High Density Micromachined Electrode Arrays Usable for Auditory Nerve Implants and Related Methods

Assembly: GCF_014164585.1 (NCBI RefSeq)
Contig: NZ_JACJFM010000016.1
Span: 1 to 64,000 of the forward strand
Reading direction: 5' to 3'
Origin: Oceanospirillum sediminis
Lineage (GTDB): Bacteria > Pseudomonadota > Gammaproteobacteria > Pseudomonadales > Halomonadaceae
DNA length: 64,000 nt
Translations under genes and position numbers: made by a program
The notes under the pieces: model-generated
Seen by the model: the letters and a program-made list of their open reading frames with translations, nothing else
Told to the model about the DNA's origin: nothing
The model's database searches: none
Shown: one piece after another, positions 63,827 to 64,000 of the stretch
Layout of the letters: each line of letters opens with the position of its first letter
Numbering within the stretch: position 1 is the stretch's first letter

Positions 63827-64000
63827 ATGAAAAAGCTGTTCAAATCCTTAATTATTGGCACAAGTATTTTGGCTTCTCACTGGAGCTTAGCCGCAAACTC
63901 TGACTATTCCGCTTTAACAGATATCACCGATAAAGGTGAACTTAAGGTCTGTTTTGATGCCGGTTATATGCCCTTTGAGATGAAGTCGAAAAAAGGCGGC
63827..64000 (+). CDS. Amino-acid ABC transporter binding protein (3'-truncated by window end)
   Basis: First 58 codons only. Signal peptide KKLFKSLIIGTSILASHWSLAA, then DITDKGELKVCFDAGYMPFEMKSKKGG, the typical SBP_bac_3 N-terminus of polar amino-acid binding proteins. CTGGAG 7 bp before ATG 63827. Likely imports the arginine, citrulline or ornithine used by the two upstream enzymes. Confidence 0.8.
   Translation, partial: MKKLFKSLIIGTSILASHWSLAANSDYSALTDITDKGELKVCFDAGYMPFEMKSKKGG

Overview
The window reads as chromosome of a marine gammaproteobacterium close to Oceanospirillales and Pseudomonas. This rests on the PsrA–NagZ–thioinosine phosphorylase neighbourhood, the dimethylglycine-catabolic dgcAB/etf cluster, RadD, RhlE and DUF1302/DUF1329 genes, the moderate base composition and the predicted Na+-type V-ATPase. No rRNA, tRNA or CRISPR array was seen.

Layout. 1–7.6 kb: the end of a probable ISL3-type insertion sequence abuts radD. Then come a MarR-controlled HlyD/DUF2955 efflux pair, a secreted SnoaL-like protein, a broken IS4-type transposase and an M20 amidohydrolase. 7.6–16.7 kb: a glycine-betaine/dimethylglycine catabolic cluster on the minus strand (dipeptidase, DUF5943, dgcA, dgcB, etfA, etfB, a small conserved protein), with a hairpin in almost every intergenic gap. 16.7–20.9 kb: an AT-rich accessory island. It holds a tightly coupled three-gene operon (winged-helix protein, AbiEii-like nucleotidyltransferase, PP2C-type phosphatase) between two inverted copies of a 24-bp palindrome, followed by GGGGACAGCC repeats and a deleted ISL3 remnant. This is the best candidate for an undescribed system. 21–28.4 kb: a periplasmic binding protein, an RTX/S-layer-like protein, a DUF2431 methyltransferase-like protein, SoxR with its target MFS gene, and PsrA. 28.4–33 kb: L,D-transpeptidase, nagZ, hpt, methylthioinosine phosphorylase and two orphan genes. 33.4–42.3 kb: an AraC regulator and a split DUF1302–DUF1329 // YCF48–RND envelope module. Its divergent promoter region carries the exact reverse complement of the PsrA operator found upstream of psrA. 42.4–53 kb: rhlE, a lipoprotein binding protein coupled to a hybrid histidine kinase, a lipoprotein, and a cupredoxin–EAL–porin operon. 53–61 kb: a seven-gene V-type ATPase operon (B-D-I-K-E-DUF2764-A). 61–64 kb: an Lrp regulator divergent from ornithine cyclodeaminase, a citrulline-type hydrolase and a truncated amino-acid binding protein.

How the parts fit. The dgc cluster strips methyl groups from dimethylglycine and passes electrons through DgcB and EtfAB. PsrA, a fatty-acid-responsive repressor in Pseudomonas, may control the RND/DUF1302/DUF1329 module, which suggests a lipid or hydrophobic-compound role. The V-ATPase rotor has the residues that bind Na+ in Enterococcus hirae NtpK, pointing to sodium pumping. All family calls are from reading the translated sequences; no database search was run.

Background: Auditory prostheses using microelectrode arrays suffer from a number of limitations. Issues that were not resolved are electrode size, the need for electrical wires to communicate with and transfer power to the arrays, and the need for hand assembly of the devices. Technology: Researchers at the University of California have developed an auditory implant prosthesis consisting of a form-fitted microelectrode array and on-chip wireless circuitry. Key advantages of this invention include an improved process to fabricate the custom designed circuitry and electrodes. Accurate and secure placement of the implantable electrodes on the auditory nerves is achieved by employing a geometry that complements the curvature of the nerve surface. By eliminating multiple long interconnections between electrodes and signal processing circuits, reliability and functionality are improved. Wireless telemetry and power delivery to the implant greatly enhances usability and implant duration. Furthermore, wireless telemetry reduces the risk of infection frequently observed with implantable electronic devices that require the use of transdermal wires. Application: This invention can be utilized to restore hearing functions in severely to profoundly deaf patients. The device's wireless telemetry and electrode array design can also be applied to other neuronal prostheses including retinal and vestibular implants. Additionally, the device can also be used for research purposes to stimulate and record nervous system impulses in electrophysiological and behavioral animal experiments.
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